I have been encouraged lately by many people to write a book. I am not up to it yet, but I am ruminating on various potential themes. I have about three or four recurring dramas that I play out in my head for entertainment, and perhaps one of these has in it the germ of a novel. You can be the judge.

THE ECCENTRIC MYSTERY. Someone is murdered. A detective is hired to solve the crime, but this particular detective has some personality quirks that make solving crimes particularly challenging. The detective, one Arnold Scullwood by name, works by day in a bookstore, and moonlights as a nude model to bring in extra cash, which he squanders by buying lottery tickets. Arnold, a bodybuilder, also finds sleuthing hard to work into his training schedule and frequent odysseys to weight lifting competitions. But when a woman is found dead after the “clean and jerk,” Arnold gets strong-armed into solving the crime.

THE FOOD NOVEL. In this book, the plot is secondary to giving the author free rein to talk about making food, eating food, and sharing recipes. Back in the day, this was called a “cook book,” but today’s readers apparently demand more from that genre. So in this, the protagonist either falls in love with the wrong man, or is a widow who moves to a new town. Either way, the heroine learns to solve her problems and renew her faith in herself and mankind by opening either a: bakery, a quilt shop that serves little homely snacks, or a tea room that ultimately fails. In the process, the heroine—we will call her Polly Underwinger, finds love with either the coffee delivery man, or the local pharmacist.

THE ENGLISH COUNTRY HOME SAGA. This is one of my favorites. It follows the Crompton-Flingford family over a span of a couple of generations, beginning with little cockney Harold Crompton, who begins life as a lackey in a glue factory under horrid conditions, but works his way up to owning the whole thing. Along the way, he meets Daisy Flingford, who hails from a noble family and completely upsets the feudal order of things by marrying Harold beneath her station. Their marriage is, of course, fraught with trouble, but they persevere and produce a wayward son, Bartholemew Crompton-Flingford, who goes to public school, buggers his underlings, and then procedes to squander the entire glue fortune on “fancy women” and Thoroughbreds. Daughter Paisley Crompton-Flingford is a silly, spoilt schoolgirl who eats too many cream scones at tea, and hence finds it hard to interest any local bachelors, due to her girth. The whole plot thickens when Rodney Mink-Nulton, a slick character, enters the picture to seduce Paisley, blackmail Harold, charm Daisy, and challenge Bartholemew to a duel. This novel is full of chintz, tea, scones, and fires with fenders. It is also replete with bodice ripping, unseemly characters, foxhounds, pheasants hanging in the larder, and, naturally, chambermaids.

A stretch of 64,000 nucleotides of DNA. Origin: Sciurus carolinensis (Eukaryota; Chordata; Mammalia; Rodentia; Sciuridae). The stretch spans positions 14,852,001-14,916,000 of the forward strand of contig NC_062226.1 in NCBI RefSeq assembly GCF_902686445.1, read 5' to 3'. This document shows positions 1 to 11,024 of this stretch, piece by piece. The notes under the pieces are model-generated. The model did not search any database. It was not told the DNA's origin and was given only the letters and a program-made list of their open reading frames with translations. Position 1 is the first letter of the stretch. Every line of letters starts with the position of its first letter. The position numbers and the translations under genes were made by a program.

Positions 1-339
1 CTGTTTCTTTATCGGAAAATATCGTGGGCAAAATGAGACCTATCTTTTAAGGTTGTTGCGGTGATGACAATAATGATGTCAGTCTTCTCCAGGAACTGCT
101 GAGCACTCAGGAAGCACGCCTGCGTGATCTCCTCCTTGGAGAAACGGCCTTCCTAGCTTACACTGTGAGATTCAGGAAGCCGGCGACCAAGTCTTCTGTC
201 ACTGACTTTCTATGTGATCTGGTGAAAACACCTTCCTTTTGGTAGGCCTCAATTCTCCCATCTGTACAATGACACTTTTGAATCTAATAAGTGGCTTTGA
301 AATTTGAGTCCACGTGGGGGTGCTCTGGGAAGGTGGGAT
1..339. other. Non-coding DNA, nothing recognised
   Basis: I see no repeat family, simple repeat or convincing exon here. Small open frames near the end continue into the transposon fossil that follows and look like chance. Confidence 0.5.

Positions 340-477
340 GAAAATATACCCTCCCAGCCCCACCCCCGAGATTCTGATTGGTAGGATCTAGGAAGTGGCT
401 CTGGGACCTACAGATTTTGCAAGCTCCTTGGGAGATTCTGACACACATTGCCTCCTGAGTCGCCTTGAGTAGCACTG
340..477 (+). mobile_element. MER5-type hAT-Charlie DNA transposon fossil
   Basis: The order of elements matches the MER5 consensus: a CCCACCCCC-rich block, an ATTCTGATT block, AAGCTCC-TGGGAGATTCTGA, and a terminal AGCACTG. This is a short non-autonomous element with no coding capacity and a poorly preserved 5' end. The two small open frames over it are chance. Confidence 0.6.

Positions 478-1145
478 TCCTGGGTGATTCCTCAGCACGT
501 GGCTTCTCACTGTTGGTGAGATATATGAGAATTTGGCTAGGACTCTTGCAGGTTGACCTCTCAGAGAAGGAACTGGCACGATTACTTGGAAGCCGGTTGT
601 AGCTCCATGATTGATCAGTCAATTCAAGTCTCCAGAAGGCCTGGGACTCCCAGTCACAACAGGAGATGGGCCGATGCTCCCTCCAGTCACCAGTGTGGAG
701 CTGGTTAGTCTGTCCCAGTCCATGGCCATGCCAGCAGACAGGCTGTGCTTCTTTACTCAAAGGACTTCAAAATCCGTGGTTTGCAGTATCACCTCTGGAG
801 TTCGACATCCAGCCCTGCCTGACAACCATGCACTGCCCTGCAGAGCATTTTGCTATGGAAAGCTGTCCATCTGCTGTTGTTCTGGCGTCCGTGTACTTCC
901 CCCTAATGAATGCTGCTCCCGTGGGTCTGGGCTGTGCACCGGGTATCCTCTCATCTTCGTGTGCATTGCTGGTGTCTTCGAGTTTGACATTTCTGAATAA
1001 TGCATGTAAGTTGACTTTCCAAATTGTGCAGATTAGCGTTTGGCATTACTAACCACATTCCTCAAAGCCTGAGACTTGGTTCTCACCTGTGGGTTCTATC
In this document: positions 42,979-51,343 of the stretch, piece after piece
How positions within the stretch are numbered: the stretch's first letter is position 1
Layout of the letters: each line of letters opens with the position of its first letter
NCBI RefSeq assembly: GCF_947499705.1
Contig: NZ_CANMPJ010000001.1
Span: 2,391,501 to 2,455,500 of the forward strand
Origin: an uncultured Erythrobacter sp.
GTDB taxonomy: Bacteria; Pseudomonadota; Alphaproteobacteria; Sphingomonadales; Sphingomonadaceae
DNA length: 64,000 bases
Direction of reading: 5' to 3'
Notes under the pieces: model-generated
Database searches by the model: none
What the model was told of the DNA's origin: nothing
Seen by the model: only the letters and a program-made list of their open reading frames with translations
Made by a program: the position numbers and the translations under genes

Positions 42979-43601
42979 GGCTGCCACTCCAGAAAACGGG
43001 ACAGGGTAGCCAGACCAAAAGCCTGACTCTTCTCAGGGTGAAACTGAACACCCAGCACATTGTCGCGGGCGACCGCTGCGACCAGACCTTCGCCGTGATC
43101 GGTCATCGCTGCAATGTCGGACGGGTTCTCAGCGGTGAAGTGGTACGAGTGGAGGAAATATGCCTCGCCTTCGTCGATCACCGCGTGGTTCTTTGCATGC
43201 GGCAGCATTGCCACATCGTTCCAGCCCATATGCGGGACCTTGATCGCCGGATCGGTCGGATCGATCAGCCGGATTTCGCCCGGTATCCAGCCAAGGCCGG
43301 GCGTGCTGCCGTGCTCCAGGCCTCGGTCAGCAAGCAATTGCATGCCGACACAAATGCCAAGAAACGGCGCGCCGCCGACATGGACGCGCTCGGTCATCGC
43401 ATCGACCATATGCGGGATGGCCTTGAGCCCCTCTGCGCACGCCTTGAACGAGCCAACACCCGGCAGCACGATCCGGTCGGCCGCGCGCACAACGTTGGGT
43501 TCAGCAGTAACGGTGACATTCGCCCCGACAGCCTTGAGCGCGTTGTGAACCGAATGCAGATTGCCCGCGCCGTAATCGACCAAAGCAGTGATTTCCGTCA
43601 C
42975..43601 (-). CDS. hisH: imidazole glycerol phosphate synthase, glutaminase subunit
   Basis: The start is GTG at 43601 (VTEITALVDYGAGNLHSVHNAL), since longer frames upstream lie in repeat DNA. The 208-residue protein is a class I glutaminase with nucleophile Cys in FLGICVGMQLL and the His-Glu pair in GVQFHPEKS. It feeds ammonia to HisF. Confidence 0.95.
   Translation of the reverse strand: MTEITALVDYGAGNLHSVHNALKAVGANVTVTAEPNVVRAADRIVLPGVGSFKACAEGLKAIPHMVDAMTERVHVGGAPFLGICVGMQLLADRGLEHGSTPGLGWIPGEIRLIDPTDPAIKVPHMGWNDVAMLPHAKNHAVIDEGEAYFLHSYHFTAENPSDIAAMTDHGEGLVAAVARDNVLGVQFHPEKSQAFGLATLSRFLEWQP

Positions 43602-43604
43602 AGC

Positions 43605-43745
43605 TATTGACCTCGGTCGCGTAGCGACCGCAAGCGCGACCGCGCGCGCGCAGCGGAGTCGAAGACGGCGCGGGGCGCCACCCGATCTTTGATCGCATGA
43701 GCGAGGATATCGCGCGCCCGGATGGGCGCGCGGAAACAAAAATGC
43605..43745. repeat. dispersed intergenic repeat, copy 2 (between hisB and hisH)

THE PRECOCIOUS CHILD NOVEL. Of course, no one can top “Anne of Green Gables,” or “Little Women,” but I might try my hand at writing the story of Annabricks Le Table, the daughter of a boring British nobleman and his lively and gutsy French lover. Annabricks is the darling of the neighborhood around the Rue de la Cul de Sac, where she lives. She introduces the colorful characters who are her friends: Raoul, the roguish butcher, who gives her free bones for her dog “Bouillon,” and Madame Raclette, owner of the local brothel, who teaches Annabricks the ways of the world. Annabrick’s parents, Clive and Manette, struggle to keep their darling but larger-than-life daughter safe, while allowing her to grow up experiencing the ways of the French, all the while learning how to brew a really good cup of tea.

I am continuing to cogitate, but really, the most fun for me is coming up with names for my characters! A few more, perhaps?

THE SOUTHERN BELLE: Fanny Cerise Fernduke






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